Ericsson is on the brink of acquiring Red Bee Media and head of broadcast services Ian Brotherston tells George Bevir why the world can no longer be divided into broadcasters and telcos
When Ericsson revealed its intention to acquire Red Bee Media in July, there weren’t too many people in the industry who were surprised.
The company had been linked with Red Bee last year when it entered the UK facilities sector by snapping up Technicolor’s playout division and speculation linking the two companies continued when Ericsson launched its Broadcasting Services division at NAB earlier this year.
The rumours intensified when, just a month later, former Red Bee commercial director Ian Brotherston was confirmed as Ericsson’s UK head of broadcast services.
Ericsson’s core business is telecoms; the Stockholm-headquartered firm makes equipment for fixed-line and mobile operators, supplying and managing 4G kit for the likes of O2 and Everything Everywhere.
It has been making compression equipment for 20 years, but only in the past four years has it moved into the world of TV playout, after signing a deal to operate Swedish broadcaster TV4’s playout services.
Ericsson described the move as a strategic step for the company as the telecoms, media and internet sectors come together.
Last year, it ramped up its efforts to pull those worlds even closer with the Technicolor deal, which included the company’s playout operations in the UK (in Chiswick and an ITV regional playout facility in Leeds), France and the Netherlands, along with an agreement to buy Microsoft’s Mediaroom IPTV software unit.
Brotherston’s career has taken in a host of firms in the three sectors identified by Ericsson.
A recent story about UK newspaper The Guardian launching a dedicated channel with Dailymotion, where Brotherston was previously chief executive, provides an example of the changing media landscape.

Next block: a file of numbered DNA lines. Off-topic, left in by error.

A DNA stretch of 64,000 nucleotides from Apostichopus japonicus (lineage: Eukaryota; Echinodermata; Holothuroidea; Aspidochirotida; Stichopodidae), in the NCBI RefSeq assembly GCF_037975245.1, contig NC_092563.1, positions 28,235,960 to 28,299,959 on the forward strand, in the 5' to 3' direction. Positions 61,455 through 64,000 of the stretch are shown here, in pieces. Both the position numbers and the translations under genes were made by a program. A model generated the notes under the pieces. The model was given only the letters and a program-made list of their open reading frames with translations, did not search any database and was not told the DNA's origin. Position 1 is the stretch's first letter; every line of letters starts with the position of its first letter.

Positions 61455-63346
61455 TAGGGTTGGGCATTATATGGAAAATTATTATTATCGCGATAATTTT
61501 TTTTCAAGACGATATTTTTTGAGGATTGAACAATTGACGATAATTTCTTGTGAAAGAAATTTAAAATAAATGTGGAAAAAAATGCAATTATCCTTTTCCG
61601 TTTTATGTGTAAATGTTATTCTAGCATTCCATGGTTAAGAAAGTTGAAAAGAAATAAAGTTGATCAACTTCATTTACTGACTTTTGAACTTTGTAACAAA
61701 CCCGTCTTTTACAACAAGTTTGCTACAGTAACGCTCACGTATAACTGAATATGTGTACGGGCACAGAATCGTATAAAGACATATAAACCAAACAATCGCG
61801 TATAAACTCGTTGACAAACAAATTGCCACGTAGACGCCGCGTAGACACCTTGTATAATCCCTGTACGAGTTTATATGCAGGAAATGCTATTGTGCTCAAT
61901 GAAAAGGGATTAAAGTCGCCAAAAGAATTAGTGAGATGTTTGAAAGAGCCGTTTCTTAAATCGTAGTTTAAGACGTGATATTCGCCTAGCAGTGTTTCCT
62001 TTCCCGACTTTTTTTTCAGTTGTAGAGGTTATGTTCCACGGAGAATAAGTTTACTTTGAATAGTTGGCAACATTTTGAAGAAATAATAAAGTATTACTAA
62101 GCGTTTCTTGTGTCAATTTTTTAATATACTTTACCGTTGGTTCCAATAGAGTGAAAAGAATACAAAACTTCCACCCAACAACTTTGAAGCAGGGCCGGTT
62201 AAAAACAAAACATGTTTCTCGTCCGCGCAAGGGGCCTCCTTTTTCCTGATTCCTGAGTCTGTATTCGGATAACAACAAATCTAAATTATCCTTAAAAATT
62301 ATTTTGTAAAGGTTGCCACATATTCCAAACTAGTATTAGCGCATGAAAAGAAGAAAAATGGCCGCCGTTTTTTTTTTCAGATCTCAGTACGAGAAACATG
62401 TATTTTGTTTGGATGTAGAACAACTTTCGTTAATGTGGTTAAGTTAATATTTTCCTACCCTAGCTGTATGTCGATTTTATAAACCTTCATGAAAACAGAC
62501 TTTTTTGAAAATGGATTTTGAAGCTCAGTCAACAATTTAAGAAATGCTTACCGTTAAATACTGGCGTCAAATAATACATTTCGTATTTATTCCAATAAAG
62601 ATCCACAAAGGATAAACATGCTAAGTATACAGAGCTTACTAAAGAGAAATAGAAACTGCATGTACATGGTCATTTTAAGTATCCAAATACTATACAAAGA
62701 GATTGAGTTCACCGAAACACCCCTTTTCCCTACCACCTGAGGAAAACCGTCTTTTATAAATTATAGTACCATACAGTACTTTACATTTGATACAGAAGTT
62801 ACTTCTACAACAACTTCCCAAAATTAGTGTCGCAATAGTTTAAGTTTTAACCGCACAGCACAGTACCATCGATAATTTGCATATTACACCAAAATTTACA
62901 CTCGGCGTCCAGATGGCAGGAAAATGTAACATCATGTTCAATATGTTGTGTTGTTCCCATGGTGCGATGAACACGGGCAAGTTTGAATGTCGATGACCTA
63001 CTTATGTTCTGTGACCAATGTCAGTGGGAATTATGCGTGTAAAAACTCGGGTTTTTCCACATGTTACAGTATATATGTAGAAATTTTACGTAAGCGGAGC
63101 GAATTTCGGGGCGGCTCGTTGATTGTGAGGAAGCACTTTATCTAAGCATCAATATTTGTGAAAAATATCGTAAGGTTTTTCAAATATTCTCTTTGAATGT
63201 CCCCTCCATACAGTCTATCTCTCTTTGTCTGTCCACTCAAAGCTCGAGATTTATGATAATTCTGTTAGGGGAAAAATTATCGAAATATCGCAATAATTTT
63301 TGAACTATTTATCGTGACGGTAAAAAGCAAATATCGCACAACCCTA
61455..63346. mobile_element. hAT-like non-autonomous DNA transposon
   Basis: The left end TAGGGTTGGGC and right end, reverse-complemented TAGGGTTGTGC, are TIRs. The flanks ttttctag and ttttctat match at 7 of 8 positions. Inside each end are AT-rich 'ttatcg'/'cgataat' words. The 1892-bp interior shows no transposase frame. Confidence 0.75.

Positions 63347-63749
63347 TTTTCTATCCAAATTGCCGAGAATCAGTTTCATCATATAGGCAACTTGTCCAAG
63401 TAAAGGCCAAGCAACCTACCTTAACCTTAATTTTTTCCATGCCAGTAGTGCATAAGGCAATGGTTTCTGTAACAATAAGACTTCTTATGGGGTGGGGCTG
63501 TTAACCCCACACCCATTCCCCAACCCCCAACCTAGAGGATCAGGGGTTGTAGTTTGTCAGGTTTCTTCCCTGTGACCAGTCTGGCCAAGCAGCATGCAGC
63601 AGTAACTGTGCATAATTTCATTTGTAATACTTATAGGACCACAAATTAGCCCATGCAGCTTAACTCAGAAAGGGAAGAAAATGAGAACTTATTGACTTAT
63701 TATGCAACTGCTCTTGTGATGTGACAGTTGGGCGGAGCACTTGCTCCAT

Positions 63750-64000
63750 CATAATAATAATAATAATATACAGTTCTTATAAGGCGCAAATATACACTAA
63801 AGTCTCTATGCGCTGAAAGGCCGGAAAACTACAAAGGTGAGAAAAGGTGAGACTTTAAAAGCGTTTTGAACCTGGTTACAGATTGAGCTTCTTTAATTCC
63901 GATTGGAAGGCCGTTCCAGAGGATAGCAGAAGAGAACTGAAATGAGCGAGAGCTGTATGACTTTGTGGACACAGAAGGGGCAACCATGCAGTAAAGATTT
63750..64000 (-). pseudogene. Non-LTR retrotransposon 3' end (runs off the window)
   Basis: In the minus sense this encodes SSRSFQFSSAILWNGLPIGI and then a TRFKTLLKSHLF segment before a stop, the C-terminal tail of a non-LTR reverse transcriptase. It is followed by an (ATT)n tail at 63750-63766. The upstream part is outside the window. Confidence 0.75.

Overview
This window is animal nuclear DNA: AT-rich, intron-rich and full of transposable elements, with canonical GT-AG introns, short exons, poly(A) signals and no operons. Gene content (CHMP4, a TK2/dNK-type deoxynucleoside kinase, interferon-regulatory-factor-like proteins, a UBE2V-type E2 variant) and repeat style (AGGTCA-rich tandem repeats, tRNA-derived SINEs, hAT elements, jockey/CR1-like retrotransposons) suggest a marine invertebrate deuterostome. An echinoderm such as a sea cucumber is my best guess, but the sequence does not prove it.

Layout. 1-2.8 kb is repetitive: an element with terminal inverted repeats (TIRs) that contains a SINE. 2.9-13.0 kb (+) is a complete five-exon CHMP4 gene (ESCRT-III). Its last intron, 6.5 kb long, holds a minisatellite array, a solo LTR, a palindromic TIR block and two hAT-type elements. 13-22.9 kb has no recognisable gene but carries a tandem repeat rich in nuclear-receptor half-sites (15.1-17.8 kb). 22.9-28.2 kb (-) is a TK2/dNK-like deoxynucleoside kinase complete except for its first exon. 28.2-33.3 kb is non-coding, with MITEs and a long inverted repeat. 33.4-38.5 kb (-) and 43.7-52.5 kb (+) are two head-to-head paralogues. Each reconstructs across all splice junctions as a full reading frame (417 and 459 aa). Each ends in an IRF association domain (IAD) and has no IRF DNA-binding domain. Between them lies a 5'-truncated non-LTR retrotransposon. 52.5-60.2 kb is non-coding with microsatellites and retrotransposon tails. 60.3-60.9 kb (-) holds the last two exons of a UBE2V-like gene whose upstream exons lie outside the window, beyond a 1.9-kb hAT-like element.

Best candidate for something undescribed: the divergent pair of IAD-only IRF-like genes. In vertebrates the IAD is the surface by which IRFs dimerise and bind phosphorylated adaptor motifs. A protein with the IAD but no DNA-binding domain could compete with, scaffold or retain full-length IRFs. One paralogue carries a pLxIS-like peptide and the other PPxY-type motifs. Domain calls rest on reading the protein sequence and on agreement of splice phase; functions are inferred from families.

“People are entering TV who weren’t there before and Ericsson is at the vanguard of helping them,” he says.
“These new entrants are not just talking about linear TV, they are increasingly discussing IPTV and content that is consumed on tablets and phones.”
A connected world
The world, as Ericsson sees it, is a connected one, and chief executive Hans Vestberg has proclaimed there will be 50 billion connected devices by 2020.
It’s a figure that is regularly repeated by Ericsson employees, with Brotherston using it to explain why the company has ventured further into the world of broadcast.
“BT Sport’s launch is a clear demonstration that you can no longer divide the world into telcos and broadcasters,” he says.
“The lines are completely blurred. Of an anticipated 50 billion connected devices by 2020, 15 billion will be video-enabled. BT is a good example in the UK, but there is also Verizon in the US. [Singapore’s] Singtel has also announced a move into content.”
Brotherston, who has been with Ericsson for three months when we meet, says he has spent his time meeting customers to find out about their needs and explain Ericsson’s strategy.